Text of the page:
Center for Bioethics Papers

Document Type

Journal Article

Date of this Version

July 2003

Abstract

Unlike most Western nations, Israel does not recognize full separation of church and state but seeks instead a gentle fusion of Jewish and democratic values. Inasmuch as important religious norms such as sanctity of life may clash with dignity, privacy, and self-determination, conflicts frequently arise as Israeli lawmakers, ethicists, and healthcare professionals attempt to give substance to the idea of a Jewish-democratic state. Emerging issues in Israeli bioethics—end-of-life treatment, fertility, genetic research, and medical ethics during armed conflict—highlight this conflict vividly.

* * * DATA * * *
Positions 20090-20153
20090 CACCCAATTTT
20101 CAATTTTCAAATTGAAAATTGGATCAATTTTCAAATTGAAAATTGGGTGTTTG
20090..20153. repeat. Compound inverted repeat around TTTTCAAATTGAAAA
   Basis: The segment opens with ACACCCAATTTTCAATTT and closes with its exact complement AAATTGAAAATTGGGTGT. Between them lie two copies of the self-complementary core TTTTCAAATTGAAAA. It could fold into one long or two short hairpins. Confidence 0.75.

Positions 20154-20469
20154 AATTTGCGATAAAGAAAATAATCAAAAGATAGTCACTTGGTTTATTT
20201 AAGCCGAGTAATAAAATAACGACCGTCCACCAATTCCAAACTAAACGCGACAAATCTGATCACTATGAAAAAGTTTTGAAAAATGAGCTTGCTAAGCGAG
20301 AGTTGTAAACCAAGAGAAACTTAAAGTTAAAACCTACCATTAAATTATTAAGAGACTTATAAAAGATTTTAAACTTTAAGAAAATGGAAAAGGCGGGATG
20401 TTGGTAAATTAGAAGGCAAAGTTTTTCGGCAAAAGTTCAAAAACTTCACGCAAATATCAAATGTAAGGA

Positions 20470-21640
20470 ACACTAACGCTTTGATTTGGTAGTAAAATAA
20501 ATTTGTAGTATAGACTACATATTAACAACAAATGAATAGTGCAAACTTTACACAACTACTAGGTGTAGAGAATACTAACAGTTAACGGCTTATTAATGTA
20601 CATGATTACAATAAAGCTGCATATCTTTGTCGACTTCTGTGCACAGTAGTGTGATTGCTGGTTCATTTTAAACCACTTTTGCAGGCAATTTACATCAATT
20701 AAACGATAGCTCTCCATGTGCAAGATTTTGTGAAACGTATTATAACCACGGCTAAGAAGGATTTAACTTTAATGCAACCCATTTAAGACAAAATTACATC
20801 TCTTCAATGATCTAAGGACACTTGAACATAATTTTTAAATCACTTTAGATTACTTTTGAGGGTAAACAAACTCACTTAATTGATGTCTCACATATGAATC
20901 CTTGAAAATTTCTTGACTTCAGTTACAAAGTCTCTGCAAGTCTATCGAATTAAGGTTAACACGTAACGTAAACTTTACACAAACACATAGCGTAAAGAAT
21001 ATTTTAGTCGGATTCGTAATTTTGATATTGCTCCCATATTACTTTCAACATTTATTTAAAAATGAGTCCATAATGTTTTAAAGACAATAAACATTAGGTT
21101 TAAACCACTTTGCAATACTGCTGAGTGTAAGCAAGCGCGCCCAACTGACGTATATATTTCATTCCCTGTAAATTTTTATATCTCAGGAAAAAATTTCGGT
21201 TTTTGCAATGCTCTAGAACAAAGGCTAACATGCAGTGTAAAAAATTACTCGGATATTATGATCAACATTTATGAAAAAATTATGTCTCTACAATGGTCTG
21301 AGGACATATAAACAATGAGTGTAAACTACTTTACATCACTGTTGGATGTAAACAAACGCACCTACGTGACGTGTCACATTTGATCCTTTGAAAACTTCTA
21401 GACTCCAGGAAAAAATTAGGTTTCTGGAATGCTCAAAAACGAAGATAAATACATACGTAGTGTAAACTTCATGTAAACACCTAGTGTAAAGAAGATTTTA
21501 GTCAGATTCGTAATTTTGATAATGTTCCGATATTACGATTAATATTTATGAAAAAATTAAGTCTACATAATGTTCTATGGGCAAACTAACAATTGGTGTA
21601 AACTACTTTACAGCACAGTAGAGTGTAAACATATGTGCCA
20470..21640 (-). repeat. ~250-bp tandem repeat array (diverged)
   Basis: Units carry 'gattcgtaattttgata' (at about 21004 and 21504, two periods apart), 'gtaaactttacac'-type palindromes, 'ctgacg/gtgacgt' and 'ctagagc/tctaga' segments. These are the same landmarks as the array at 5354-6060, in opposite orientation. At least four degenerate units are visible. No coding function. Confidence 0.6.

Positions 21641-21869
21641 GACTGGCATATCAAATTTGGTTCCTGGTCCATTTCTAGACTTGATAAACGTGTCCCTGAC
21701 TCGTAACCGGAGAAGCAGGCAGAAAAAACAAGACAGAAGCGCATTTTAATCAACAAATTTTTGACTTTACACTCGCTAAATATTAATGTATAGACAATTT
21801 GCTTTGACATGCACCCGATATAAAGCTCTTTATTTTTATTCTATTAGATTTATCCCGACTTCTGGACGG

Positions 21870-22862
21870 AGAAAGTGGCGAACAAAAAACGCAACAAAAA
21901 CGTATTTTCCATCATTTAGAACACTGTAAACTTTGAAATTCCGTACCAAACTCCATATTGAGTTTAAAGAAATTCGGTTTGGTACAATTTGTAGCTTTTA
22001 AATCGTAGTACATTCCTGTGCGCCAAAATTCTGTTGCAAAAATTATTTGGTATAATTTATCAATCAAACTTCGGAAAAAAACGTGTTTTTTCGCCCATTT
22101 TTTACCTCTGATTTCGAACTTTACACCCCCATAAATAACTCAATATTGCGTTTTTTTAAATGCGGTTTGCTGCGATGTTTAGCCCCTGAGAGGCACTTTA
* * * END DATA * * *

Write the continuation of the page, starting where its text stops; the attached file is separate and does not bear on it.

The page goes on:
Comments

Reprinted in Cambridge Quarterly of Healthcare Ethics, Volume 12, Issue 3, July 2003, pages 247-255. Publisher URL: 10.1017/S0963180103123055

NOTE: At the time of publication, the author Vardit Ravitsky was affiliated with the Gertner Institute for Health Policy Research, Tel HaShomer, Israel. Currently March 2007, he is a faculty member in the Center for Bioethics at the University of Pennsylvania.

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Date Posted: 13 March 2007

This document has been peer reviewed.